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Thursday, March 10, 2005
photo ASUA Elections: Bernsen edges Reuben for presidency

Sonn, Hertzog win VP positions in record turnout

The Associated Students of the University of Arizona announced last night Cade Bernsen as the winning presidential candidate in the second-highest voter turnout since 1990.

In a record-breaking election, the total of 4,452 votes was still shy of the 5,241 turnout 16 years ago, but 849 more votes than last year's general election.

Bernsen won with 2,196 votes, 2.6 percent and 111 more than Jacob Reuben, who won the primaries last week by 7.3 percent. [Read article]

photo Emotion bonds all election campaigns

Candidates and supporters who gathered last night to hear Associated Students of the University of Arizona election results were united by emotion and anticipation.

The feelings were visible on the faces of every candidate, campaigner, supporter and onlooker who experienced the power of student involvement first hand.

Applause, cheering, laughter and even sobbing were heard in every corner of the packed Kiva Room in the Student Union Memorial Center during the announcement of the winners of the ASUA election. [Read article]

Drug charges dropped for fraternity president

Charges against the president of an unrecognized fraternity were dismissed March 3, giving him an opportunity to have his criminal record wiped clean if he complies with the court ruling.

Jared Letzt, a regional development junior, was charged with drug possession Feb. 25 after police responded to a party at an apartment complex, 1011 N. Tyndall Ave., reports stated.

Letzt is the president of Zeta Beta Tau fraternity, which is not recognized by either the Interfraternity Council or their national organization, according to an e-mail from Jonathan Yulish, the national executive director of ZBT. [Read article]

Regents to set 2005-06 tuition today

The Arizona Board of Regents will set tuition today, but despite the efforts of students and administrators, regents said they might reject both tuition proposals.

Regent Robert Bulla said that because the university is in a deficit right now, which is expected to increase next year, he is working with other regents on separate tuition increases that would not hurt the university.

"I really do sympathize, I really applauded the students' efforts," Bulla said. "But I'm afraid some of those proposals might drop the university into more of a deficit than they can afford to be in right now." [Read article]

photo UAPD rides, uniforms get new makeover

Those tired of looking at the drab University of Arizona Police cars driving around campus are in luck because the cars just got a new look.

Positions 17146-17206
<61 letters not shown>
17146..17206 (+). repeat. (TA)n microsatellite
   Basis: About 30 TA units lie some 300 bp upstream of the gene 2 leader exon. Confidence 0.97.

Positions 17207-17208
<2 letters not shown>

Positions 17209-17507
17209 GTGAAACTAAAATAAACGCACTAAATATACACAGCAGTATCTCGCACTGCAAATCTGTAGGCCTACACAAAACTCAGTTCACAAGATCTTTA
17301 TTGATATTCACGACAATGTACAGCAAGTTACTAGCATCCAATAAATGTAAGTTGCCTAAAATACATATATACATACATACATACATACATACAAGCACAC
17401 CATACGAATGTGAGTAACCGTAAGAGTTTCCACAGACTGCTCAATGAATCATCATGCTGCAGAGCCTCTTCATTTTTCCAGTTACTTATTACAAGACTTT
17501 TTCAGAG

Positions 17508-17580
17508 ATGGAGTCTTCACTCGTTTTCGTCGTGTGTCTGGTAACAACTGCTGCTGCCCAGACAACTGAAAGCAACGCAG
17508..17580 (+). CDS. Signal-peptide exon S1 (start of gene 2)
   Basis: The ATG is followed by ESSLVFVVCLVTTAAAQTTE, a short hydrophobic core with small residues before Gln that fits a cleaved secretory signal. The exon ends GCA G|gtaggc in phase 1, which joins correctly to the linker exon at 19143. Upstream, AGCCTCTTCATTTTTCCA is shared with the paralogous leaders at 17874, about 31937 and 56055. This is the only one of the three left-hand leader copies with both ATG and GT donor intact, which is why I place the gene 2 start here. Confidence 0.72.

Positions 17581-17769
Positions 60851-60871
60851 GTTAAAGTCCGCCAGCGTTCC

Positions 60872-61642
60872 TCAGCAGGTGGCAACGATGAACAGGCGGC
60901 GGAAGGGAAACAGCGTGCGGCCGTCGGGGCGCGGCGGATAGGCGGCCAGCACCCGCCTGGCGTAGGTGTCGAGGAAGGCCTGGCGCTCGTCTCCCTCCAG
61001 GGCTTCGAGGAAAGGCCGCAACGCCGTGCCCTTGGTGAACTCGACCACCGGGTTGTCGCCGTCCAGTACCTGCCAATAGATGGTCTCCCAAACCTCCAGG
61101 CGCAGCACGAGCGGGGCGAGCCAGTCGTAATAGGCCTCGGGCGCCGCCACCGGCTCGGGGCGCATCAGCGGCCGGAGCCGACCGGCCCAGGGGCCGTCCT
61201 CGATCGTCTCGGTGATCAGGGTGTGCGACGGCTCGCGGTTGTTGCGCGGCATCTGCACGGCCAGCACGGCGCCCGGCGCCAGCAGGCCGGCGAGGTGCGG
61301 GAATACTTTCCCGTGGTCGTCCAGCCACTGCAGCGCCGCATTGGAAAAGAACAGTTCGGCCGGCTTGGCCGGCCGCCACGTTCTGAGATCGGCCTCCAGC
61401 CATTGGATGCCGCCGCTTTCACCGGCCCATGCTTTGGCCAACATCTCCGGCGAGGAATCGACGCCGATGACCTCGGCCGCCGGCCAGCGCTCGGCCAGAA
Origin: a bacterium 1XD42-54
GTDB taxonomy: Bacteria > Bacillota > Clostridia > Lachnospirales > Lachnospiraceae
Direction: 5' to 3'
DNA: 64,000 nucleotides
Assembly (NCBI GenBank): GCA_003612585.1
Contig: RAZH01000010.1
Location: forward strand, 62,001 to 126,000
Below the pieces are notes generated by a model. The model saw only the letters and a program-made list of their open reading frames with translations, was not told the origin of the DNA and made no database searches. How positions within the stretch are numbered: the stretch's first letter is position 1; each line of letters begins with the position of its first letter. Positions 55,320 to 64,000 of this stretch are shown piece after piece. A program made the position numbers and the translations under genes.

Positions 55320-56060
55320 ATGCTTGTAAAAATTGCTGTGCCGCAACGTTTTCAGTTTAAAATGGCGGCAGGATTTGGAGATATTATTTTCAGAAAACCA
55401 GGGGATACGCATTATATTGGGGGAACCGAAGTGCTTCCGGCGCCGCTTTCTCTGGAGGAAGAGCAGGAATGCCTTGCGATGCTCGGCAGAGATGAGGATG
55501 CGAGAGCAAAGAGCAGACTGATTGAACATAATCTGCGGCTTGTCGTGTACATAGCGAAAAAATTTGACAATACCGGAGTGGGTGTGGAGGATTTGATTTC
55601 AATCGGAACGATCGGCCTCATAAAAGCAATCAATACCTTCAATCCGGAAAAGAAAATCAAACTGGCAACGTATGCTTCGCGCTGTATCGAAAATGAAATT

"In an attempt to bridge the gap between the officers and the younger generation, we wanted to be a little more flashy and bring more attention to the car," said UAPD spokesman Sgt. Eugene Mejia.

The new graphics, which include a wildcat on the hood and the UA logo with an American flag on the rear, cost about $500, which is not much more than the old graphics, Mejia said. [Read article]

photo Japanese students enjoy Tucson

Seventeen students from Tokyo have spent five weeks as Wildcats through an international seminar program studying English and will bid farewell to Tucson at the end of spring break.

The students arrived in early February for the Center for English as a Second Language's 14th annual Tokyo International University Spring Seminar.

This year 17 students came from TIU to study English at the UA. In the past there have been as many as 35 students, but the number has since declined due to difficulty in obtaining visas, said Jim Epstein, CESL Teen English Program coordinator. [Read article]

Student newspaper funding challenged by proposed state budget

Students could call upon courts

PHOENIX - State lawmakers are crafting budget proposals for the next fiscal year, but something is missing from one preliminary budget released this week, creating a hole that could be challenged in court.

The House of Representatives unofficial budget proposal leaves no state funding for student newspapers, which Mark Goodman, director of the Student Press Law Center, said would be unconstitutional and would not be upheld in court. [Read article]

photo Fast Facts

Things you always never wanted to know

  • According to The New York Times, $3 billion was offered by a group of investors to buy all 30 franchises in the National Hockey League, now shut down in a labor dispute. The NHL said they lost $497 million in operations during the past two seasons.

  • The average life expectancy in the United States was 77.6 years in 2002, according to the Centers for Disease Control and Prevention. [Read article]

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